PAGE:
|Publication number||US3142752 A|
|Publication date||Jul 28, 1964|
|Filing date||Aug 17, 1960|
|Priority date||Aug 17, 1959|
|Publication number||US 3142752 A, US 3142752A, US-A-3142752, US3142752 A, US3142752A|
|Inventors||Hamer Allan N, Mccormick Colin C|
|Original Assignee||Atomic Energy Authority Uk|
|Export Citation||BiBTeX, EndNote, RefMan|
|Patent Citations (4), Referenced by (3), Classifications (8)|
|External Links: USPTO, USPTO Assignment, Espacenet|
' Filed Aug. 17, 1960 MEANS FOR REDuIN THE MEMORY EFFECT'IN 'A- SPECTROMETER ION SOURCE July 28, 1964 A N HAME-R ETAL ,7
2 snet -sneet 1 FIG.
INVENTORS July 28, 1964 A. N. HAMER E TAL 3,142,752
. MEANS FOR REDUCING THE MEMORY EFFECT IN A MASS SPECTROMETER ION SOURCE Filed Aug. 17, 1960 2 Sheets-Sheet 2 FIG. 3
wry ///%/W\\ INVENTOQE BY @MMM United States Patent M 3,142,752 MEANS FOR REDUKIING THE MEMORY EFFECT IN A MASS SPECTROMETER ION SOURCE Allan N. Hamel, Bury, and Colin C. McCormick, Wallasey, England, assignors to United Kingdom Atomic Energy Authority, London, England Filed Aug. 17, 1960, Ser. No. 50,147 Claims priority, application Great Britain Aug. 17 1959 Claims. (Cl. 250-413) This invention relates to mass spectrometers suitable for use with gaseous samples such as uranium hexafluoride.
In the analysis of the isotopic concentration of uranium hexafiuoride using a mass spectrometer an adverse memory effect is observed. In this memory efiect, the measured isotopic composition obtained on one sample is afiected by the presence of deposits from previous samples, the measurements on the sample under analysis being predominantly affected by the immediately preceding sample.
It has now been established that this memory eitect is in part caused by an isotopic exchange. Thus when a sample of uranium hexafiuoride is introduced to the ion source, corrosion of th ion source walls by the uranium hexafiuoride can occur leading to the deposition of uranium tetrafiuoride. When the following sample of uranium hexafiuoride is introduced, isotopic exchange can occur between the uranium hexafluoride and the deposited uranium tetrafiuoride (via intermediate fluorides such as uranium pentafiuoride) thereby giving rise to the presence of traces of uranium hexafluoride having the isotopic composition of the original sample.
It has also been established that the memory effect is partly caused by adsorption of uranium hexafluoride on the wall of the pipe used to introduce the sample to the ion source, the adsorbed uranium hexafluoride being released when the following sample is being passed through the pipe to the ion source.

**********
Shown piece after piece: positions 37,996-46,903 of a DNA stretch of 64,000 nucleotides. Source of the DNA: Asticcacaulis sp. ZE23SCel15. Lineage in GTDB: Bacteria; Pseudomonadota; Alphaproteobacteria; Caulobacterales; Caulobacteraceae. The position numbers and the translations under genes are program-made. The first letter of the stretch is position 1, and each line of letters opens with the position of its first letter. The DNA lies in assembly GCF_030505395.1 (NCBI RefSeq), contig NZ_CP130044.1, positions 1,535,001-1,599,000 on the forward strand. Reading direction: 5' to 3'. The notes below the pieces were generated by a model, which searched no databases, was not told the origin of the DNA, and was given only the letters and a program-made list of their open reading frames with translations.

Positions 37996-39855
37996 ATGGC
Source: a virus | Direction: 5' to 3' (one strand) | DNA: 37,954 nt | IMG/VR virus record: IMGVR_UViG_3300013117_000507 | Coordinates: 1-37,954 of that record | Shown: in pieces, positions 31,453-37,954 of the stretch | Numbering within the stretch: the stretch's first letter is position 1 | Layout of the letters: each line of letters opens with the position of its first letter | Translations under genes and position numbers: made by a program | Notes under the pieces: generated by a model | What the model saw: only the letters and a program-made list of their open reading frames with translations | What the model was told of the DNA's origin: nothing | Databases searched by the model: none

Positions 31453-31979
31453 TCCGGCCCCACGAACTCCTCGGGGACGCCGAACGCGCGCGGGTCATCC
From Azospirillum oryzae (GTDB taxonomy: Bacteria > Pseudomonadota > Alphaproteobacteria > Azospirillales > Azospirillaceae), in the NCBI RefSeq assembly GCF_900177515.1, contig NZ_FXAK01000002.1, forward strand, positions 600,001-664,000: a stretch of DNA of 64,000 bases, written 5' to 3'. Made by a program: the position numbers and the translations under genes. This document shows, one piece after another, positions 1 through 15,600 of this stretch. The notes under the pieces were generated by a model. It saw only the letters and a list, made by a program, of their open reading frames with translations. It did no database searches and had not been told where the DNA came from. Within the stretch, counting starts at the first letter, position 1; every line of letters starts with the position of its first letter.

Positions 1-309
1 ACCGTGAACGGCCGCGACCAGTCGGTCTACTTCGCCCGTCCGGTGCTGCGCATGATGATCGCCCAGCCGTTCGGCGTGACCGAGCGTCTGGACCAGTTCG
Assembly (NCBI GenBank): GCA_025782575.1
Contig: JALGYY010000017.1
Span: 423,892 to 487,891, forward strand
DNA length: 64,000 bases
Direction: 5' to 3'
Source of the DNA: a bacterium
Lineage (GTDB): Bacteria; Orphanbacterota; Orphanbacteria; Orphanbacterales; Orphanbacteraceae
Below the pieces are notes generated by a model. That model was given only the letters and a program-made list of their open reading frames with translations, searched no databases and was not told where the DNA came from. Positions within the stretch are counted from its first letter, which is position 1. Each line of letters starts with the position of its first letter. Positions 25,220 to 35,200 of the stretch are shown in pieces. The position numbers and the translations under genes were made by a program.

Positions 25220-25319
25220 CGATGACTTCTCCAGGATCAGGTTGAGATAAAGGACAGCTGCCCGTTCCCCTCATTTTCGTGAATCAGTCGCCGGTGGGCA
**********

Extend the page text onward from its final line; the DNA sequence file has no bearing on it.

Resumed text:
According to the invention a mass spectrometer suitable for use with gaseous samples such as uranium hexafiuon'de comprises an ion source compartment housing an ion source, and a pipe for introducing a gaseous sample through a small orifice in the ion source to intersect the ionizing beam of the ion source, wherein the, pipe has its sample discharge and in close proximity to but spaced from the ion source and the bore of the pipe is smaller than said orifice so that substantially all the sample passes directly from the pipe through the orifice and the pipe is thermally separated from the ion source so reducing corrosion in the region of the ion source to reduce isotopic exchange memory effects.
Preferably the pipe has its sample discharge end formed of ceramic material.
By way of example, the invention will now be described with reference to the accompanying drawings wherein:
FIG. 1 is a longitudinal view partly in medial section,
FIG. 2 is a view of the ion source of FIG. 1 in the direction of arrow II of FIG. 1, and
FIG. 3 is a section on the line III-III of FIG. 2.
Referring to FIG. 1 a mass spectrometer for use with gaseous uranium hexafiuoride samples comprises an ion source compartment 1 having a sealed end plate 2 and housing a molecular beam ion source 3. A pipe 4 for introducing a uranium hexafiuoride sample through a small orifice 23 in the ion source 3 passes through the plate 2, the pipe 4 being sealed to the plate 2 in passage therethrough and having its sample feed end 5 close to the plate 2. The pipe 4 has its sample discharge end 6 in close proximity to but spaced from the ion source 3.